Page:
* Read this review as it originally appeared in the May 2012 issue of Adventure Lantern.
The most notable aspect of Cockroach Inc's The Dream Machine -- an episodic point-and-click adventure game -- is its animation style. Using the time-honored art of claymation, every scene in constructed from clay and cardboard and animated with stop-motion photography. It looks fantastic. With just a cursory glance, you can already tell that The Dream Machine stands out from the crowd, since so few games have ever used claymation. As great as the visual design is, however, that's not the game's biggest selling point -- it's the quality of the gameplay.
As a point-and-click adventure, the gameplay revolves around solving puzzles to progress through a prominent story. The puzzles in TDM are all very clever and feel rewarding to solve, often because they're well-implemented in the environment and contribute to the pacing of the narrative. Nothing feels obtuse; everything's there for a specific (and convincing) purpose. The puzzles offer a satisfying challenge while always being completely fair to the diligent observer, and the story develops at a consistent pace, hooking you from the very beginning with a sense of mystery before hooking you with another plot element at the climax of each chapter.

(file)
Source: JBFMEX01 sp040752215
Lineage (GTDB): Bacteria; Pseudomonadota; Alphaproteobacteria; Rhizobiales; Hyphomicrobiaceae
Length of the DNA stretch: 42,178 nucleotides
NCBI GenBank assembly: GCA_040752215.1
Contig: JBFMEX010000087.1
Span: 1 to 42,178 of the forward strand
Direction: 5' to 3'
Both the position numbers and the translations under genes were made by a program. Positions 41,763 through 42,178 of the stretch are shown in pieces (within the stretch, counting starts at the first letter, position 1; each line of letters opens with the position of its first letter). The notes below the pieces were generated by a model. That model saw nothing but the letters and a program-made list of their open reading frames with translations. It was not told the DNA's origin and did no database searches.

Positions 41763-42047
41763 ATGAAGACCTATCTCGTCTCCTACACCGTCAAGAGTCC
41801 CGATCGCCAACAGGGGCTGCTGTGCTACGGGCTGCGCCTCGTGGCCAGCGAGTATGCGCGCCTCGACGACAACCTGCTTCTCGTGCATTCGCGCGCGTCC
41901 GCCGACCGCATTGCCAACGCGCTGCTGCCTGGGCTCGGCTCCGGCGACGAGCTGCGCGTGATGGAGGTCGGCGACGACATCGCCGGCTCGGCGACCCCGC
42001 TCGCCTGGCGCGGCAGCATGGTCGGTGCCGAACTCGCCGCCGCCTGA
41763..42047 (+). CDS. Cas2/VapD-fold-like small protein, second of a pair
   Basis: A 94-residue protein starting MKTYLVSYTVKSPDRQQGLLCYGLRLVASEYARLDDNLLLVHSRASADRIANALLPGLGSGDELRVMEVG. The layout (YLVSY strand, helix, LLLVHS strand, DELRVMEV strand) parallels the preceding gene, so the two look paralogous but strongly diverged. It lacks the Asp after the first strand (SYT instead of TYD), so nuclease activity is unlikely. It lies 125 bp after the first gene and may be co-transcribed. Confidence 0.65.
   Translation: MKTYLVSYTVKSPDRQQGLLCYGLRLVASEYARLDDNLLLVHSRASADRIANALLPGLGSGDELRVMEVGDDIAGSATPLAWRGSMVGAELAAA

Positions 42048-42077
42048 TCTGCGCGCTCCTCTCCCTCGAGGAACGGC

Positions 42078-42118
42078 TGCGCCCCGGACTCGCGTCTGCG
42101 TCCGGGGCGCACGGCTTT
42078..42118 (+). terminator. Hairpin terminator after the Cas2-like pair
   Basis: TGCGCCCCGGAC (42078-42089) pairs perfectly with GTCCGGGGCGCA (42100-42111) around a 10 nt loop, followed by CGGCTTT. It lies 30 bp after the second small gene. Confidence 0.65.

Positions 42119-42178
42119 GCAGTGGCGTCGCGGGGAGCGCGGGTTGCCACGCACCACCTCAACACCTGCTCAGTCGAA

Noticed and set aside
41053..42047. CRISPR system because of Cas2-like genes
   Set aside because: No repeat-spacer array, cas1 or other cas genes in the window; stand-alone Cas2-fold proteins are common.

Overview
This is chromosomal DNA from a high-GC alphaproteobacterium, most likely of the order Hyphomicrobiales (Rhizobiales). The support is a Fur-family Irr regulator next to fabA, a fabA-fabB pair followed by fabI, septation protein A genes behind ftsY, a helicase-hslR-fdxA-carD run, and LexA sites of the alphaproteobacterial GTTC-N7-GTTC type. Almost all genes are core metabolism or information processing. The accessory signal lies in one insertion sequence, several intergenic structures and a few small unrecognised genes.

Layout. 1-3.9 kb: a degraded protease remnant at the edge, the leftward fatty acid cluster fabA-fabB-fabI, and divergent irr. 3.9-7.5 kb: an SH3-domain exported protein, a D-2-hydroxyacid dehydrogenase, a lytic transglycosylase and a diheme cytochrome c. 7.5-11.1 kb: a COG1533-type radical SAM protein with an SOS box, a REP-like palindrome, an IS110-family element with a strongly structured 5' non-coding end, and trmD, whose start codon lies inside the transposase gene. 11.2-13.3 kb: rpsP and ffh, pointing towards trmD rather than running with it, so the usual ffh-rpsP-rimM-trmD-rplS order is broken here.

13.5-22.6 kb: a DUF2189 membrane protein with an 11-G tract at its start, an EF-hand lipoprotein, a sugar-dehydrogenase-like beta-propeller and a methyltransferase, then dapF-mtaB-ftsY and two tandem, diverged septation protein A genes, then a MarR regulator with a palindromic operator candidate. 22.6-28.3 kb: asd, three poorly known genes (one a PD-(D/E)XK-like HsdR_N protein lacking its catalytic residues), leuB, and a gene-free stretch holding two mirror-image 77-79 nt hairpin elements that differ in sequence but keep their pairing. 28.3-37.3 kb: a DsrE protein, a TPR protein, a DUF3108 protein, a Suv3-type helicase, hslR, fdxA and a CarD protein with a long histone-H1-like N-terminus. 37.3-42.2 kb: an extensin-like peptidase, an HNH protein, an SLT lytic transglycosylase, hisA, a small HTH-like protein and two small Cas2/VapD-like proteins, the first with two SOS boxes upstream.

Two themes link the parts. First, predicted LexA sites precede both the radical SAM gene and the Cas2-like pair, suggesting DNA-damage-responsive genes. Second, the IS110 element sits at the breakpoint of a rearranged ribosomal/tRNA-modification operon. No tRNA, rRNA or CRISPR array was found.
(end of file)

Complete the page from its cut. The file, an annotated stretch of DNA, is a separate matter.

You play as Victor Neff moving into a new apartment with your wife, Alicia. At first things are relatively mundane, with your main tasks basically being to accommodate to life in a new apartment. You talk with Alicia about how well each of you slept last night, you meet some of your new neighbors, you set-up a rudimentary dining table from an up-turned cardboard box, you search for the phone and the telephone jack so you can call the realty company, you pick up the spare key from the landlord, the elevator doors get jammed so you try to fix them, and so on. These aren't particularly exciting tasks, but they're surprisingly effective at setting the stage and keeping you invested in the scenario.
Even though your initial objectives are fairly banal, there's an air of mystery and intrigue right from the very beginning. The game preludes the dream theme with you playing your own quick dream sequence before waking up. Alicia then describes the landlord's bizarre appearance in her own dreams last night, and explains how uncomfortable she now feels around him. One of your neighbors has known the landlord since he was a kid and warns you to be a little wary of him. Looking around your living room, you find a burned-up note from the previous tenant, in which he warns you of some strange device under the bedroom floorboards and how he just had to get out of that apartment.